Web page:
So our position is don’t pick winners and losers, set the standards that are best for society and allow the free market to operate as it’s designed.

“Generations from now, we will likely still be feeling the repercussions of the politically-driven decisions made by corporate leaders today who are either unwilling to stand up to the Obama Administration or see a chance to artificially get a competitive edge. It’s happening in health care, energy and elsewhere,” said Almasi. “What makes this bad situation worse is that the leadership of an energy company such as Exelon should understand and be able to articulate the clear and present danger not just to their own existence but to the livelihoods of their industry, coworkers and customers.”

Almasi added: “In the case of Exelon, they say they don’t want to pick winners and losers and want the free market to prevail, but they seem to want the process to begin only after regulations skew the playing field. Exelon has a significant investment in nuclear power, and it was clear at the meeting they are worried about regulation and public opinion that may affect this investment in this controversial means of energy production. So it appears Exelon is more concerned about whose ox is being gored and that it never be theirs.”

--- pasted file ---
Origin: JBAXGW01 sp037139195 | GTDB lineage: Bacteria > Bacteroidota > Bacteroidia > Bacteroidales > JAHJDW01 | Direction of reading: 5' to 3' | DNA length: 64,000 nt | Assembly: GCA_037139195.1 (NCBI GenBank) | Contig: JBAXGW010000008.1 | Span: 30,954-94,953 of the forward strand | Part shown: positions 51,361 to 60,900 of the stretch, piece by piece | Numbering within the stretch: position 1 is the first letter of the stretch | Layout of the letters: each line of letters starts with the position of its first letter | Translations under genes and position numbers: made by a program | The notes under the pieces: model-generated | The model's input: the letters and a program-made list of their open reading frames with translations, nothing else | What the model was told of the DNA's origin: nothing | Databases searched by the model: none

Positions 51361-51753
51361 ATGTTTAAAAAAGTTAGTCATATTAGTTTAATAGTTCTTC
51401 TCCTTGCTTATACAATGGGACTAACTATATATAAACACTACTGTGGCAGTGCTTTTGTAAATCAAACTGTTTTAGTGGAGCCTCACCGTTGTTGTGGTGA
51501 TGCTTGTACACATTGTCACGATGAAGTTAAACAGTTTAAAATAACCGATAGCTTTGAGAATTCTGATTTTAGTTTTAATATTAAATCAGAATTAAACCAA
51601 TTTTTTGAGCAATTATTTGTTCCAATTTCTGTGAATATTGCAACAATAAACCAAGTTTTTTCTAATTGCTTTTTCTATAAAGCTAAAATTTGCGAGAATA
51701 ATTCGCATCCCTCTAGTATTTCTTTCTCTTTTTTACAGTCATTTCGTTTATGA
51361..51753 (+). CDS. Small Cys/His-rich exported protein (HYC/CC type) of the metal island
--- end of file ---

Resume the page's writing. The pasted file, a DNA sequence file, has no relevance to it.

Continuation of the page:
“In a perfect world, corporate CEOs would defend the free market and believe in a level playing field for all companies,” added Almasi. “And corporate CEOs would not lobby for nor support government regulations that artificially give one company an edge over other companies. But as Exelon CEO Christopher Crane demonstrated when he spoke to me this morning, we don’t live in a perfect world. Big Business is perfectly happy to be regulated by Big Government if the result is more money for Big Business, even if the American people and other businesses unfairly suffer.”

David Almasiā€™s full question, as prepared for delivery, is available here.